“I miss everything about Ramadan in Egypt. It’s something that can’t really be described with words, but it can definitely be felt with our hearts,” said Nashwa Mohammed as she remembered how she used to spend her days during the holy month in Egypt, comparing them to her experience of the same month nowadays in one of the Gulf countries.
You only need to spend a Ramadan in country other than Egypt to feel the difference; Egyptians have created a unique atmosphere in their country and the holy month just isn’t the same anywhere else.
The spirit of the holy month captures each and every one, with the traditional old songs, the lanterns, and the cannon. These celebrations always have a different taste in Egypt.
“I miss walking down the street to see the lanterns hanging from lamp posts, hearing the traditional chants on the radio, and the street decorations. The things you only get to see in Egypt,” Nashwa continued. “Where I am now, there are no lanterns, no decorations. You rarely hear any songs on the radio or the TV that welcome the holy month. It’s just treated like a regular month here.”
Even though Nashwa has been living abroad for about 30 years, she still hasn’t become used to Ramadan away from her hometown.
“For a long time I used to take a holiday during Ramadan to spend it in Egypt with my family”, she remembers. “Gathering all around one table, laughing, sharing our struggles at keeping our fast throughout the day, describing our battle against thirst and hunger, all while finally eating the finest food we spent hours preparing … this is something I cannot find anywhere else no matter how many friends and relatives I host abroad.”
Even when we’re not gathered around a table, we’re visiting each other after tarawih prayers (prayers only performed in Ramadan after Isha’ prayer), Nashwa says.
Aya Mousa, 24, is a student who had to move to the US four years ago. For her, Ramadan now means a month of not eating from dawn until sunset, nothing more than that.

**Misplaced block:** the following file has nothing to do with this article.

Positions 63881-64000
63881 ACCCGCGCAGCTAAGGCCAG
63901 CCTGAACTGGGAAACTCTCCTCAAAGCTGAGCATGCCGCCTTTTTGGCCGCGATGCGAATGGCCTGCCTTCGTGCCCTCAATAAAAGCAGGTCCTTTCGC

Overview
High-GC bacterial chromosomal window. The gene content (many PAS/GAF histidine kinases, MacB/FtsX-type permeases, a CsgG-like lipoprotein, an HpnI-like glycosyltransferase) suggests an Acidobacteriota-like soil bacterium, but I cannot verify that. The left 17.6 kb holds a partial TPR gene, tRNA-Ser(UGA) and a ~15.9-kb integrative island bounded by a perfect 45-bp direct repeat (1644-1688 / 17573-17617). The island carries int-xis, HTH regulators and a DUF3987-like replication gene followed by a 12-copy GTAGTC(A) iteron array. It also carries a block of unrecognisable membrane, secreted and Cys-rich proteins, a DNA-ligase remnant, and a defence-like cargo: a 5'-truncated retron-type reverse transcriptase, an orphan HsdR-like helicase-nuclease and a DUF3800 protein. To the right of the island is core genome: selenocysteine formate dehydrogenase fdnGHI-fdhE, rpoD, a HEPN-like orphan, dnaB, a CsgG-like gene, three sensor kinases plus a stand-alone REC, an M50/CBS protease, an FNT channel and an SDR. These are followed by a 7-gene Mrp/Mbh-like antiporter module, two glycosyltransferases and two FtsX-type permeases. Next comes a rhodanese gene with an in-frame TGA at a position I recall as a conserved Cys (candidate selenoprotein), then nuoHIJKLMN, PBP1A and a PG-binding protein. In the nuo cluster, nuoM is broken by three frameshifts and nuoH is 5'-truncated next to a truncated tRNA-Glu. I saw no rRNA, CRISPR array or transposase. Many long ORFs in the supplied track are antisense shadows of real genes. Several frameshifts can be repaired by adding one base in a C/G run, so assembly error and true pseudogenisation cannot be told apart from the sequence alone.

“People in Egypt have Ramadan’s sprit inside of them, so even when you walk in the street with strangers you sense it. It’s something that a lot of people found hard to understand when I tell them this,” Aya said. “As much as I used to say that I hated huge family banquets, I loved how connected I used to feel to my family members.”
The way people smile while they hand out water and dates to random passersby to break their fast at the sound of the adhan, hearing people’s prayers at tarawih, and the happiness on little children’s faces, is mainly what Aya misses while she’s away from Egypt during the holy month. “There are many mosques here, however they are all surrounded by police cars. I don’t know if this is for our protection—or to protect people from us due to Islamophobia—but the police officers’ stares make me feel like I’m going to jail rather than to prayers.”
When Aya remembers last Ramadan, a part of which she spent in Egypt, many of these memories make her heart ache. “Egyptians take where they live and what they have for granted. I doubt many of them would believe that some of us would do anything just to have one night to experience the spirit of Ramadan in Egypt again.”
The mingling of all social classes while eating iftar together is a priceless moment. I sat with a friend at a local ‘ahwa to grab something to eat and at that moment I clearly sensed the pureness of people in Egypt. We were sitting eating food, surrounded by families, elders, young people and children, all belonging to different social classes, eating different types of food. Yet, not for a second, did I sense a difference between us. We were all sitting, just enjoying the iftar together, Aya remembers.